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Conversations with Chris Lucas

Today we’d like to introduce you to Chris Lucas. 

Hi Chris, please kick things off for us with an introduction to yourself and your story.
I originally began taking photos because I am a disabled veteran and I needed a hobby once I got out of the military that I was able to do physically. I have always had a love of all things nature so I took this as an opportunity to combine a new hobby with going to see my beautiful new home state as I had moved to Michigan once I got out of the service. Fast forward a few years and my skill level had progressed to the point where I was being asked to provide photography services so I decided to make it all official. I was extremely lucky to have been noticed especially considering there are so many very talented photographers in our state (many of whom had taken me under their wing and showed me the ropes) but I began my “professional” side of photography by licensing my images for fortune 500 companies to use as art in their offices. Shortly after that, I was published for the first time and I began moving into other genres of photography so that I was always learning something new about the craft. I am fortunate in that I do not rely on photography as my source of income and that allows me to be selective on the jobs I take and maintain the original intent of why I got started which was a stress relief and hobby. Every dollar of profit I make from photography either goes to new photography gear or charity in some form or fashion. It’s my small way to give back where I can. 

Alright, so let’s dig a little deeper into the story – has it been an easy path overall, and if not, what were the challenges you’ve had to overcome?
It definitely has had its shares of struggles. When I first started there were my physical limitations, I had to contend with which was new to me and also brought along its own mental health struggles as a result. I am lucky to have an amazing spouse that helped me along the way and encouraged me in my photography as a means to heal both my body and mind post-military service. Money was much tighter back then so I started off with a cheap crop sensor body and used a literal garbage can as a tripod. So, if you are new to photography or thinking about picking it up, don’t think you have to have the “expensive” gear because it doesn’t make you any better of a photographer. The best camera is the one you have and use that to learn the craft and hone your knowledge. 

The nice part about the photography community is our innate desire to lift each other up. When I was (or still do) learning a new genre or concept; most of the time you can find a photographer who is skilled in that area who is happy to teach or show you the ropes if you assist them or just general chit chat/shooting together. The social media influence on photography cannot be understated (both positive and negative in my humble opinion) but one of the beautiful benefits from that influence is the ability to strike up a conversation or be exposed to someone’s work. That’s how I have made the majority of my photographer friends and I am always happy to help answer questions for new photographers or guide them to how I created a specific photo etc.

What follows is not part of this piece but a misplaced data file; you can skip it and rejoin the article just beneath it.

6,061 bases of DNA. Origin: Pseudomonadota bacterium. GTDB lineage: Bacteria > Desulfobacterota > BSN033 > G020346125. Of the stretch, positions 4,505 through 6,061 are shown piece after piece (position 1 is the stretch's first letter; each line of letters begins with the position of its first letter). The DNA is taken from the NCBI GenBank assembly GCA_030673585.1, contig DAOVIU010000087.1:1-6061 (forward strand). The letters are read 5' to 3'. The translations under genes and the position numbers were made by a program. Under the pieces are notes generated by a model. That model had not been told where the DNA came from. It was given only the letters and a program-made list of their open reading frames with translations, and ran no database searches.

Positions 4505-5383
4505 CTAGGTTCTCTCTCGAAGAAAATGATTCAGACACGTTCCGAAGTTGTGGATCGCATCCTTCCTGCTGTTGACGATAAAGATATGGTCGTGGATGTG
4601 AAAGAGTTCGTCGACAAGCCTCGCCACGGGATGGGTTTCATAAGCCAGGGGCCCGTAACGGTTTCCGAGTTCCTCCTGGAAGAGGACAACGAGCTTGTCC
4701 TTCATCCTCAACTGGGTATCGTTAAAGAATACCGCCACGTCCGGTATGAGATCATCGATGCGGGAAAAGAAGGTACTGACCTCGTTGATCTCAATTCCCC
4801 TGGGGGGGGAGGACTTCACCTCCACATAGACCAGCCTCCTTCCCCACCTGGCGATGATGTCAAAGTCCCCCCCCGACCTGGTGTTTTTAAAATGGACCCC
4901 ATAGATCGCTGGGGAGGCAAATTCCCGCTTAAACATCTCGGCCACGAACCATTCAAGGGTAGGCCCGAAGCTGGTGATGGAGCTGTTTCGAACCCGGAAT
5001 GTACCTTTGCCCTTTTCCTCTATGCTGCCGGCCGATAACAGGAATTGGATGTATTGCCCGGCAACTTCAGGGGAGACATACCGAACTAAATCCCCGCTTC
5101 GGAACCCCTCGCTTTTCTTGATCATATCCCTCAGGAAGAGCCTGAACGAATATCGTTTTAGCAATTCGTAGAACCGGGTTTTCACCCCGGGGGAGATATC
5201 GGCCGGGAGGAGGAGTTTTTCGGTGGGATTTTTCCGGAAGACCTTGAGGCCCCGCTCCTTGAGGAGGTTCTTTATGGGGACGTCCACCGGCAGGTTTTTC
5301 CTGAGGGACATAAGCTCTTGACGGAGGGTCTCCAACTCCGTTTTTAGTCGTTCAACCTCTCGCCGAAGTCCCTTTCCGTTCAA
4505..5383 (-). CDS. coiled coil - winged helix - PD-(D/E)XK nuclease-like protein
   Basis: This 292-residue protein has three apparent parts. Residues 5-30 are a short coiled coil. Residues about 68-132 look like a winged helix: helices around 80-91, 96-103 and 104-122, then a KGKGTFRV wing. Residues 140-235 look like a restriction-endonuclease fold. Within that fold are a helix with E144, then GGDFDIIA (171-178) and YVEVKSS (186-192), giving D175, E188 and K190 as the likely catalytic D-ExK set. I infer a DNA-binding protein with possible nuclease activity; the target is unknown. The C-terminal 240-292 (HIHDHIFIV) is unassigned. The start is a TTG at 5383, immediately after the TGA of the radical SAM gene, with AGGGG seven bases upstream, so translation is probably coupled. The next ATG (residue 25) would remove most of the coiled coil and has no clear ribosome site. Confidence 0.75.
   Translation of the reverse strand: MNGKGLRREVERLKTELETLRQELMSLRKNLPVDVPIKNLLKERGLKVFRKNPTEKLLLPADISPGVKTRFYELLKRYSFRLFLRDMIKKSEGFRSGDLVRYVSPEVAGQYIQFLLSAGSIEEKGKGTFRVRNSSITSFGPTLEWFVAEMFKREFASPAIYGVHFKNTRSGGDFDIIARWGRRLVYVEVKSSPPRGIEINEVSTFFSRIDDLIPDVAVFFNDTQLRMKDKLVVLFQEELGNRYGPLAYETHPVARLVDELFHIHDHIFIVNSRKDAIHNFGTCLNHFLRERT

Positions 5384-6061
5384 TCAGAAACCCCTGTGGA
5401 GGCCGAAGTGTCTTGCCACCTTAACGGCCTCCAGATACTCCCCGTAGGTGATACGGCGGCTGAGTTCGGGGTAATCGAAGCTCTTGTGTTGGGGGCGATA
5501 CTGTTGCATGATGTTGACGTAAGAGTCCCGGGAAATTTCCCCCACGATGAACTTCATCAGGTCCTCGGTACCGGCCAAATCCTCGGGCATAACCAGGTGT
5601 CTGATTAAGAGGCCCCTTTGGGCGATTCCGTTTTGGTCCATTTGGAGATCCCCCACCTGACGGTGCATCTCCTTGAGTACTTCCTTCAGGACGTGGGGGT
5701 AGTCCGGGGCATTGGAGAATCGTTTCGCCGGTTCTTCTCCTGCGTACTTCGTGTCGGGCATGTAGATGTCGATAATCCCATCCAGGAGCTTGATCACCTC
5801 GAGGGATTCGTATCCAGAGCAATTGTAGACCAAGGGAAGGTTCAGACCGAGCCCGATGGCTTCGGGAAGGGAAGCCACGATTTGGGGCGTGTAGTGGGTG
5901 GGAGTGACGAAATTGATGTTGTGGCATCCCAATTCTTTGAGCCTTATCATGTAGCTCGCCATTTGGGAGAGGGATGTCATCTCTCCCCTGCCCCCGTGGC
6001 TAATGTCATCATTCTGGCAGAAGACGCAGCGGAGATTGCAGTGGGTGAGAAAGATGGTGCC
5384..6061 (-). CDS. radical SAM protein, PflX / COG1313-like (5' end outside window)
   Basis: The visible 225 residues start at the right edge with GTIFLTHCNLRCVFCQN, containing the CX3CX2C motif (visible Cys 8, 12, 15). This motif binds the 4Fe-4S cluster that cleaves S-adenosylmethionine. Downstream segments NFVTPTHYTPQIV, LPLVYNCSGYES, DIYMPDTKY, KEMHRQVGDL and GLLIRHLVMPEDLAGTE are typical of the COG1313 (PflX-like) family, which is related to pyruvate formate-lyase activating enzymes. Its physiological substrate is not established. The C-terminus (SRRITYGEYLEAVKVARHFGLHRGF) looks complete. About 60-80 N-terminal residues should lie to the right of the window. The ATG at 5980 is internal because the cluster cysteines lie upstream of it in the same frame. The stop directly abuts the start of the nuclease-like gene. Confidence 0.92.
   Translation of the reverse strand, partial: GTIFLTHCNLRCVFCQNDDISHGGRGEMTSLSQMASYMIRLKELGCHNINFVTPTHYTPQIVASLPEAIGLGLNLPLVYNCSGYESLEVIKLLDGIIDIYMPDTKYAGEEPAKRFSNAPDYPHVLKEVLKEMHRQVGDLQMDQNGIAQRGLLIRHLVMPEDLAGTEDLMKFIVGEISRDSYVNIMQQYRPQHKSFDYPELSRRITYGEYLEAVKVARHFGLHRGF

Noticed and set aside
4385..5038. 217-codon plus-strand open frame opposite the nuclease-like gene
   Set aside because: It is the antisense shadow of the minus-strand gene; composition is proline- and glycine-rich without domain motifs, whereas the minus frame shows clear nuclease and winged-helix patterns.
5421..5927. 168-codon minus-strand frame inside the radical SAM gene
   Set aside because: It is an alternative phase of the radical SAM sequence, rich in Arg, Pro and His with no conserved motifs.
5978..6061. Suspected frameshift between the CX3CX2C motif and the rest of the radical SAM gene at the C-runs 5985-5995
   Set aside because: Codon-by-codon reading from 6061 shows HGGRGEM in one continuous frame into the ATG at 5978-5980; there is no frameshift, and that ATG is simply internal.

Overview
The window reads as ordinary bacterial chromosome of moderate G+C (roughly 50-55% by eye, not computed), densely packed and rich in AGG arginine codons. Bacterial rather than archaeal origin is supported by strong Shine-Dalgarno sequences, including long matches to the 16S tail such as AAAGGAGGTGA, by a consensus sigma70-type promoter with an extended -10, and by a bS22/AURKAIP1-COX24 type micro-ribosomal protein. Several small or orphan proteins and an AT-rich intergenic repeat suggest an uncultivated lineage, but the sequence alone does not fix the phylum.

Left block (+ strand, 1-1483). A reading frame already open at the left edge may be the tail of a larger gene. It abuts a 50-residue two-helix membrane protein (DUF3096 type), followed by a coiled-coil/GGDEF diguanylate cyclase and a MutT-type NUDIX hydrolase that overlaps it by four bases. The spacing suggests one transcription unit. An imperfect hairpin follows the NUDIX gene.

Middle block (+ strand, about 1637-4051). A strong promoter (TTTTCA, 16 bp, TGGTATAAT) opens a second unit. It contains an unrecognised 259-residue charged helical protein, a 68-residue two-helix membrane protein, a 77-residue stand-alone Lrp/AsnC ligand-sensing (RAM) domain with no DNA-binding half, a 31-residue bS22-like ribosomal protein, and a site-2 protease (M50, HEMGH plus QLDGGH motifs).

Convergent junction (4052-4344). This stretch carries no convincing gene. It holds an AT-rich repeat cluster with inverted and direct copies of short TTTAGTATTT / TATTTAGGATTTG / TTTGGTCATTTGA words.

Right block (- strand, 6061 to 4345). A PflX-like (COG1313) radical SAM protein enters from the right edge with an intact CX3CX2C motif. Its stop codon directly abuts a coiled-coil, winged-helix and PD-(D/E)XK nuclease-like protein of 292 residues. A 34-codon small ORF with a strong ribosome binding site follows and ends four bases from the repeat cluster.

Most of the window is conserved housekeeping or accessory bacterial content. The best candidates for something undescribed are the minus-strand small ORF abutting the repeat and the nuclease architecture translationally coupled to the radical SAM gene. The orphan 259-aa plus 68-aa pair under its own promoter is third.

Thanks for sharing that. So, maybe next you can tell us a bit more about your work?
Originally, I would have said I specialized in landscape photography as that’s the genre where my first licensing and published works originated from but nowadays, I would venture to say that I specialize in not being specialized. Nowadays I do a lot of portrait work/fashion shoots but I am always trying to learn about photography because it keeps me engaged and motivated. When I start feeling that creative “burnout” I often use learning a new genre or method as a means to overcome that feeling. As a result, I have become knowledgeable in several different genres although I would never consider myself an expert at any because there is always something more to learn from someone. 

I would say I am most proud of the charity work I have been able to do through photography. It has allowed me to raise money for local animal shelters, various children’s groups, and a few local families who experienced a tragedy. 

Let’s talk about our city – what do you love? What do you not love?
It has always amazed me with the level of sheer grit and determination that is displayed on a daily basis but it always seems to be tempered with some level of kindness and understanding. I remember shooting sunrise one early morning in downtown Detroit and as I was walking along the waterfront, I came across a homeless person sitting with a well-dressed individual. The two were sharing a thermos of coffee and just general chit chat. I had wanted to photograph the interaction as it was one of the most genuine moments of basic humanity, I had seen but the well-dressed individual had declined my request. Still, I learned that the two had crossed paths weeks prior when the well-dressed individual was “getting some air” and visibly struggling emotionally when the homeless person helped talk them through whatever they were experiencing. Ever since then the two said they occasionally had coffee together on the waterfront. In that moment I witnessed a struggle in two individuals; one I would have guessed, the other I would have not. Yet both going through something still found it within themselves to give something to the other and I think that sums up the overall Detroit experience and one of the reasons I have come to love our great city. 

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